By Nathan Thomas
George Washington High School
CHARLESTON, W.Va. -- Having not released an album since 2008, singer/songwriter Aimee Mann had her fans hungry for new music. With her eighth album, "Charmer," released Sept. 18, Mann satisfies this hunger with a record that explores how charm is not always what it seems.
Many of the 11 songs heavily feature synthesizers. In an interview with Rolling Stone, Mann said that the sound she had in mind had a "Seventies, post-disco, pre-new wave way," taking influences from bands like The Cars and ABBA. The album delivers, featuring many songs where bass or synth are the driving force behind the band.
The first song, the title track, is driven by a bass line accompanied by a synth hook, launching listeners into a head-bobbing, rocking experience before descending into a spiral of sad but amazing songs. In "Disappeared," Mann sings softly throughout the song, only raising her voice at the end when she raises tone, proclaiming, "That's it, that's all, you're gone!"
Earlier this week, when the music video for the track "Labrador" was released, indie rocker John Darnielle (whose band The Mountain Goats will be on "Mountain Stage" in Huntington, Nov. 4) tweeted, "Is everybody noticing how devastatingly sad this new Aimee Mann song is because holy smoke."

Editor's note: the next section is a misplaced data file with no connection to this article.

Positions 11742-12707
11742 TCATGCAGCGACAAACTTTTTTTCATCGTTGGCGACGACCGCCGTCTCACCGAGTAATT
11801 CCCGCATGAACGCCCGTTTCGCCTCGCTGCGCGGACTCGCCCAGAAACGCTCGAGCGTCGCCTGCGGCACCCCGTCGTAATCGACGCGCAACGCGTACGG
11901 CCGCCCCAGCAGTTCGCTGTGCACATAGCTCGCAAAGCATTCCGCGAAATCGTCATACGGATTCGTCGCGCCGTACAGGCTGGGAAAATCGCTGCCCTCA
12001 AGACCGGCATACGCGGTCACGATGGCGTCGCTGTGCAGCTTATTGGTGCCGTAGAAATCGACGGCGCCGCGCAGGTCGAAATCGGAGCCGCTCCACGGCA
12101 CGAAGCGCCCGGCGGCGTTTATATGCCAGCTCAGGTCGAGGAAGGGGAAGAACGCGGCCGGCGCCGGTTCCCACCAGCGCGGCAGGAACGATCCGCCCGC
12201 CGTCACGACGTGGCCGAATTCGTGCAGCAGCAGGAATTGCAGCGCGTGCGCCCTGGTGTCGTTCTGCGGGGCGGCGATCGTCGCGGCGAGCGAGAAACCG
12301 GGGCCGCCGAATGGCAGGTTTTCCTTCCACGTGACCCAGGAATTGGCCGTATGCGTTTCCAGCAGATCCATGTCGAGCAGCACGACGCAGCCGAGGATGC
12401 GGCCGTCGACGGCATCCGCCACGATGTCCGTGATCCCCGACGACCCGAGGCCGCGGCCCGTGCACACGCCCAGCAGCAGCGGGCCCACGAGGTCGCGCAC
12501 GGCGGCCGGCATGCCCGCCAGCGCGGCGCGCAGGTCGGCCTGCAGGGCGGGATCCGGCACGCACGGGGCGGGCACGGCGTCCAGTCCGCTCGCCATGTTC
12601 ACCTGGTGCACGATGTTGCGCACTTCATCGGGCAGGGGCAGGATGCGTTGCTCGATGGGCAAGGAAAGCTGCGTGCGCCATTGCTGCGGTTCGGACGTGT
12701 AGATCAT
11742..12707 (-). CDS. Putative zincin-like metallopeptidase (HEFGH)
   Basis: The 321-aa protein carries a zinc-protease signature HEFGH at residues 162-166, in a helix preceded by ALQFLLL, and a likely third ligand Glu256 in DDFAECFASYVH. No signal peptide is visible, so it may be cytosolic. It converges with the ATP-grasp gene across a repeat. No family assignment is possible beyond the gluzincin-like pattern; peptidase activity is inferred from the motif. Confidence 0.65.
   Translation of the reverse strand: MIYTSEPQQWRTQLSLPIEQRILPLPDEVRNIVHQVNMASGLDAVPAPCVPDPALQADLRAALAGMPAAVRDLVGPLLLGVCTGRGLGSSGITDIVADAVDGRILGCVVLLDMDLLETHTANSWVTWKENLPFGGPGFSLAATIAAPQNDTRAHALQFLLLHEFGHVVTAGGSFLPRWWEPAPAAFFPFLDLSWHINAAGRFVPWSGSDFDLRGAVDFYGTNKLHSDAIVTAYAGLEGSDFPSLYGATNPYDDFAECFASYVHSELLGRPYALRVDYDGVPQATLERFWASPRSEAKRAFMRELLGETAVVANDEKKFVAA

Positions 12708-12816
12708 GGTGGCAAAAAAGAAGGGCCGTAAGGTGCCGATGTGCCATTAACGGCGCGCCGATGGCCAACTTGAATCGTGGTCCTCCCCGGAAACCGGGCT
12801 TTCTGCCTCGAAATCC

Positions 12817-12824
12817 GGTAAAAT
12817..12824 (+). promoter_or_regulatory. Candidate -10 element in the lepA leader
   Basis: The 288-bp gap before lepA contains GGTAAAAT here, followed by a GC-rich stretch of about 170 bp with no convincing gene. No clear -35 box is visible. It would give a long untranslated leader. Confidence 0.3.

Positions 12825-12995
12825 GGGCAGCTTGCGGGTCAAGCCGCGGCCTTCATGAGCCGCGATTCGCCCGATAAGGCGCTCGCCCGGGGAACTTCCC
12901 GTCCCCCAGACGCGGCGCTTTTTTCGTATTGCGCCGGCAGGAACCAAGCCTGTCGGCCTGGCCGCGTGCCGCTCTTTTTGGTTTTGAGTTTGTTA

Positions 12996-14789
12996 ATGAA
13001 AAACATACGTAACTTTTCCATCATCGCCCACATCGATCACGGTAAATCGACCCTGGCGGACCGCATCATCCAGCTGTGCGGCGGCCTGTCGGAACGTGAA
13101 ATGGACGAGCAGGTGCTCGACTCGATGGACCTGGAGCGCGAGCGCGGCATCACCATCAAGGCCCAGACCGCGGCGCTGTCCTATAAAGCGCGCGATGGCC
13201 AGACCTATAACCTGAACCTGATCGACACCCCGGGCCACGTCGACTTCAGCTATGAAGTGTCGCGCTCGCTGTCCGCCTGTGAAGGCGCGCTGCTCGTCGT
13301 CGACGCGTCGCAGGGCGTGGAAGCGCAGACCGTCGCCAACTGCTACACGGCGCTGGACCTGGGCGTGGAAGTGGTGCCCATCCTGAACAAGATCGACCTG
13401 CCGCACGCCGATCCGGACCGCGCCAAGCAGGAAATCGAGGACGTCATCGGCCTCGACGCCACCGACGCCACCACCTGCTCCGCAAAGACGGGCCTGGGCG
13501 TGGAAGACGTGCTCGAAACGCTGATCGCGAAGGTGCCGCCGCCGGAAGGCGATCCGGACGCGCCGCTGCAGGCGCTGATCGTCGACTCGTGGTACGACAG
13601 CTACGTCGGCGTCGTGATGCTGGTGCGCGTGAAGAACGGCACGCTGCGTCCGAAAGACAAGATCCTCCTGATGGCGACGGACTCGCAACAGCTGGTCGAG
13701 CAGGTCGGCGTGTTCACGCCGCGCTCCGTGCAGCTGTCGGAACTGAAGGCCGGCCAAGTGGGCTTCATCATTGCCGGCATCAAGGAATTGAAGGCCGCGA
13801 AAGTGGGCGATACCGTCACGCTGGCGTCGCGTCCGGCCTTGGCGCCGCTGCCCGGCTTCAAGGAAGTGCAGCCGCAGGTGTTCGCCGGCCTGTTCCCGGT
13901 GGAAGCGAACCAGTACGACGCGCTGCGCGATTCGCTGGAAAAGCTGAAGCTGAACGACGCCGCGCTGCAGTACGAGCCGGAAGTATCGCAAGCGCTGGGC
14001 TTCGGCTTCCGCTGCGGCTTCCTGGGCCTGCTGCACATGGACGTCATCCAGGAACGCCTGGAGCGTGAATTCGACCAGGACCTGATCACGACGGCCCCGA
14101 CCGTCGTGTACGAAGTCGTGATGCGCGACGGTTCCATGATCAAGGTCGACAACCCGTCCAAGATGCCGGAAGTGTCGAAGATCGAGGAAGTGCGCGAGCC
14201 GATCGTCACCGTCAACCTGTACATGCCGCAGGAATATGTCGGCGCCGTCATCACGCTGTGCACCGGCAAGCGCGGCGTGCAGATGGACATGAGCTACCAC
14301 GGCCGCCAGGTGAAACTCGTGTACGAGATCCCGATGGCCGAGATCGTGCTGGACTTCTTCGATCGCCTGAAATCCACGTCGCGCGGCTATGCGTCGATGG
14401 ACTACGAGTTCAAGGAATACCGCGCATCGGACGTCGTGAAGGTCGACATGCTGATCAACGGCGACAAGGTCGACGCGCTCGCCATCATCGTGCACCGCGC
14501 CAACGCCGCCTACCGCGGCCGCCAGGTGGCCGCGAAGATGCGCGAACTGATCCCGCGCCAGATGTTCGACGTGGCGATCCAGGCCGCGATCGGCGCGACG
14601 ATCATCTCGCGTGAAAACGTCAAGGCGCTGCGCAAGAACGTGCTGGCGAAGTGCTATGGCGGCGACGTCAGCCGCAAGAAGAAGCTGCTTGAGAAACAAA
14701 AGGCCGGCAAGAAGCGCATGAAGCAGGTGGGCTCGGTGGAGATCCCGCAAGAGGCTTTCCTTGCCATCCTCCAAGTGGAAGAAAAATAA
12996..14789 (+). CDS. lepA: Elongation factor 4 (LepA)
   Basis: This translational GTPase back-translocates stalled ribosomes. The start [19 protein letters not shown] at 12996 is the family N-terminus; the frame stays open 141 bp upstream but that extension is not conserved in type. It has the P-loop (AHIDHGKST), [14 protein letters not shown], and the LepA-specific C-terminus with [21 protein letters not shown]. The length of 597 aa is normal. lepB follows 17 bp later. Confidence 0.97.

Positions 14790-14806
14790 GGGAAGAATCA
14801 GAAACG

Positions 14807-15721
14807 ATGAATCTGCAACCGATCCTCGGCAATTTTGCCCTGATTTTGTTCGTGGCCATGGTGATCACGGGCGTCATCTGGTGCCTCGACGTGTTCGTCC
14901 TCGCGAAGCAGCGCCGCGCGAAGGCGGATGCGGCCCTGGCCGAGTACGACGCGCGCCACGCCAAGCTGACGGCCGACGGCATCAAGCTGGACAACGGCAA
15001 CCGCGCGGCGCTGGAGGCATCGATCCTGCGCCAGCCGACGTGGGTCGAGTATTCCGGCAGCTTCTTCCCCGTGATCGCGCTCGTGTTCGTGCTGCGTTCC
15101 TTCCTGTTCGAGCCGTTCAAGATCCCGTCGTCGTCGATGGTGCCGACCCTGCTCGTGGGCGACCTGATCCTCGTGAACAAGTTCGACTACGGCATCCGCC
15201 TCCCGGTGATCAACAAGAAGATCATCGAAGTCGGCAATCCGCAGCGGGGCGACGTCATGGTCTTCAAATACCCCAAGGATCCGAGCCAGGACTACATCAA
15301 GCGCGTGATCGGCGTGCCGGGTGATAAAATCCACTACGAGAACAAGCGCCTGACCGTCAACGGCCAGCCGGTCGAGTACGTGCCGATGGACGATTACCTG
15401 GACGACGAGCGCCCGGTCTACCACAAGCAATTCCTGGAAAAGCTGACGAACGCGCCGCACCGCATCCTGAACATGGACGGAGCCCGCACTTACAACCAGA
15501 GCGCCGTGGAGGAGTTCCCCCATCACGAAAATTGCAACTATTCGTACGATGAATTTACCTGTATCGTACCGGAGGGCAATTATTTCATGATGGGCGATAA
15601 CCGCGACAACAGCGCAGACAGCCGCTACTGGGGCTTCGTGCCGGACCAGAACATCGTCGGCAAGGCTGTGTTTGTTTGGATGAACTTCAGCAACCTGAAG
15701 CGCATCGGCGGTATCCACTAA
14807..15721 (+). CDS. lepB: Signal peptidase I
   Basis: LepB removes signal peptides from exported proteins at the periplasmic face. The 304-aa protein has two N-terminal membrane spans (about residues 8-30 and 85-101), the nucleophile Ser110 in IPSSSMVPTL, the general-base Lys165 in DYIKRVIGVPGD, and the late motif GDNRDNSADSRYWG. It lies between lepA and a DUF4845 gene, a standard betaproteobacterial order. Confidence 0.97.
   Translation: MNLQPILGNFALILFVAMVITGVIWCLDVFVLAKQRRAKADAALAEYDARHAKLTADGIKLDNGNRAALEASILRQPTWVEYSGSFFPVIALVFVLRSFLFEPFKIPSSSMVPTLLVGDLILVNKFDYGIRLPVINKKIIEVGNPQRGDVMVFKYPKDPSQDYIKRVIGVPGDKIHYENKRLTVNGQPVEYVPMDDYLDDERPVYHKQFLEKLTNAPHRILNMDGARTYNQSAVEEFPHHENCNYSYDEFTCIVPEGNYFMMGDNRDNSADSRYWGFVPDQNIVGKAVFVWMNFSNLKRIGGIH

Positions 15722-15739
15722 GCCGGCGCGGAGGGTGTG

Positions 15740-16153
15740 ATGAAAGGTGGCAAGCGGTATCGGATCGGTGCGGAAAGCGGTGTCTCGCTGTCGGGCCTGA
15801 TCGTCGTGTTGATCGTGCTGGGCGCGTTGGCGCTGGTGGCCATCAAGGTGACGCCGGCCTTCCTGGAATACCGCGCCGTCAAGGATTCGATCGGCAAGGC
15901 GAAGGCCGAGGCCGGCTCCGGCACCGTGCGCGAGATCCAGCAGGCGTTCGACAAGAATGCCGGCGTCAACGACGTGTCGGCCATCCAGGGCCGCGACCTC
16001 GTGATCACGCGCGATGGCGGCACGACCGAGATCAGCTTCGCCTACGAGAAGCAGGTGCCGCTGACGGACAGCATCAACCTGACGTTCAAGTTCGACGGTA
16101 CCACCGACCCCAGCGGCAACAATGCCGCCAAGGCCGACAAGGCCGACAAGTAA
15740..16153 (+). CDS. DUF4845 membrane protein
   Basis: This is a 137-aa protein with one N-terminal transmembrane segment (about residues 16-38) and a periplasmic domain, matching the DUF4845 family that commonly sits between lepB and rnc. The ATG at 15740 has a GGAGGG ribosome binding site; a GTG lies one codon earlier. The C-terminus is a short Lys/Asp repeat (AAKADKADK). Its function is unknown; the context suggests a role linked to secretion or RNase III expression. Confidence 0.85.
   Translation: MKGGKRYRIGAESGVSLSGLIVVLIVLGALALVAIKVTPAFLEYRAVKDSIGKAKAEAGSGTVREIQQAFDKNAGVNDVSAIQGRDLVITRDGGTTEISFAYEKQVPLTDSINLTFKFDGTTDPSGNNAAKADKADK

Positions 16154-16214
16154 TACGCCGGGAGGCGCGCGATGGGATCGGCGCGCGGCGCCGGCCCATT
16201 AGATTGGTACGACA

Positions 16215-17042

I agree, although I didn't catch the sadness when I first watched the video, which is a shot-for-shot remake/parody of the video for "Voices Carry" by Mann's former band, 'Til Tuesday. Radio host/comedian Tom Scharpling directed the video, cementing his place as one of the best music video directors out there. Actor Jon Hamm and musicians Jon Wurster and Ted Leo appear in it.
"Living A Lie," a duet with James Mercer of The Shins' isn't harmony-filled, but it shouldn't be. The characters within the song aren't singing together; they're singing to each other. By the time the voices mesh in the chorus, when they sing "I'm living a lie, you're living it too, 'cause I live it with you," you begin to realize that this couple is on the brink of the end.With "Charmer," unlike some of her previous albums, Mann delivers an album with a more pop sound; the influence of The Cars is evident. Overall, I would recommend this album to fans of her previous work, and if you've never listened to her, this would be a good album to start.